Cisco Systems (CSCO) shares powered higher Thursday after the the world’s biggest computer network equipment maker posted better-than-expected fourth quarter earnings as supply chain pressures and chip shortages eased into the summer months.
Cisco said adjusted non-GAAP earnings for the three months ending in July, the group’s fiscal fourth quarter, came in at 68 cents per share, down 4% from the same period last year and a penny ahead of the Street consensus forecast. Group revenues, Cisco said, were essentially flat from last year at $13.1billion, topping analysts’ estimates of a $2.73 billion tally.
The group said it sees fiscal 2023 revenue growth of between 4% and 6% with earnings of between $3.49 and $3.56 per share.
Fiscal first quarter margins are likely to narrow further, however, until supply chain pressures fully ease, Cisco cautioned, but noted that it sees gross margins returning to the 64% level into the first half of 2023.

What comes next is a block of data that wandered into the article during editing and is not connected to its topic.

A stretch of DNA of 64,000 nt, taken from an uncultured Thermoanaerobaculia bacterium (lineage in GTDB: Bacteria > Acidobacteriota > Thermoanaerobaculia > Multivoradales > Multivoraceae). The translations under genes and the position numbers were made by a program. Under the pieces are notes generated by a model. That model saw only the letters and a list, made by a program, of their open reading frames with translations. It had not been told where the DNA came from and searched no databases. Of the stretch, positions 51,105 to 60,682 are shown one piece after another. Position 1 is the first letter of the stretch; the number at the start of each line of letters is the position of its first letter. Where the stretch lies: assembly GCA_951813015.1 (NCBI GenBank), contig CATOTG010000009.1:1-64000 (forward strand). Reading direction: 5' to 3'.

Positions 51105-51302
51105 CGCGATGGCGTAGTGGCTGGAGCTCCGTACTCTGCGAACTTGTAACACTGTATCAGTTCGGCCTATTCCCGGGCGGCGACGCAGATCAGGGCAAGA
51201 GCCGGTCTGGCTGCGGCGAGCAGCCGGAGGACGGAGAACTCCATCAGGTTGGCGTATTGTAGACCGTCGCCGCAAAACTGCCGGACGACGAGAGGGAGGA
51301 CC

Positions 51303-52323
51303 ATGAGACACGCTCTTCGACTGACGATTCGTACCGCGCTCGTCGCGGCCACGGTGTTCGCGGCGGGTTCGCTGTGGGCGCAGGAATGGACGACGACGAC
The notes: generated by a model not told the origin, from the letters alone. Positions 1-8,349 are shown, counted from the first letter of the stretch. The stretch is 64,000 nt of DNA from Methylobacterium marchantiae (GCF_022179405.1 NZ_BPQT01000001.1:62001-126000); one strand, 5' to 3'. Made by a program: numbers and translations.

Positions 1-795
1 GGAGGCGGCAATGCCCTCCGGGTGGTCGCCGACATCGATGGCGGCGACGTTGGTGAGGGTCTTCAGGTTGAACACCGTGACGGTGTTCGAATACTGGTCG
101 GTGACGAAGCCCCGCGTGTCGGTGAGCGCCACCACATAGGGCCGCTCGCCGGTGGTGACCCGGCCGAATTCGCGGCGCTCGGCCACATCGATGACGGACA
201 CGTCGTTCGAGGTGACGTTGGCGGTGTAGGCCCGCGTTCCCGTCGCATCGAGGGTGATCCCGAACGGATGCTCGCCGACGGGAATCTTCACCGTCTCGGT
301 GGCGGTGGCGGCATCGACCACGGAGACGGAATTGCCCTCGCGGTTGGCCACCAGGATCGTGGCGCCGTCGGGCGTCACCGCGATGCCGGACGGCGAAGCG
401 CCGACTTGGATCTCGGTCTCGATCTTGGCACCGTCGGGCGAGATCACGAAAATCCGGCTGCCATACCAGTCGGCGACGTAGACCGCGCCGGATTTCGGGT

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“We do expect to continue to experience higher costs in the short term, driven primarily by higher component, freight, and logistics costs, which is reflected in our Q1 guide,” said CEO Chuck Robbins. “However, as you’ll see in our annual guidance, we expect this margin pressure to begin to ease as the year progresses. Long term, there are many multiyear growth opportunities ahead of us that gives me confidence in our future.”
Cisco shares were marked 4.4% higher in pre-market trading to indicate an opening bell price of $48.70 each, a move that would still leave the stock down more than 22% for the year.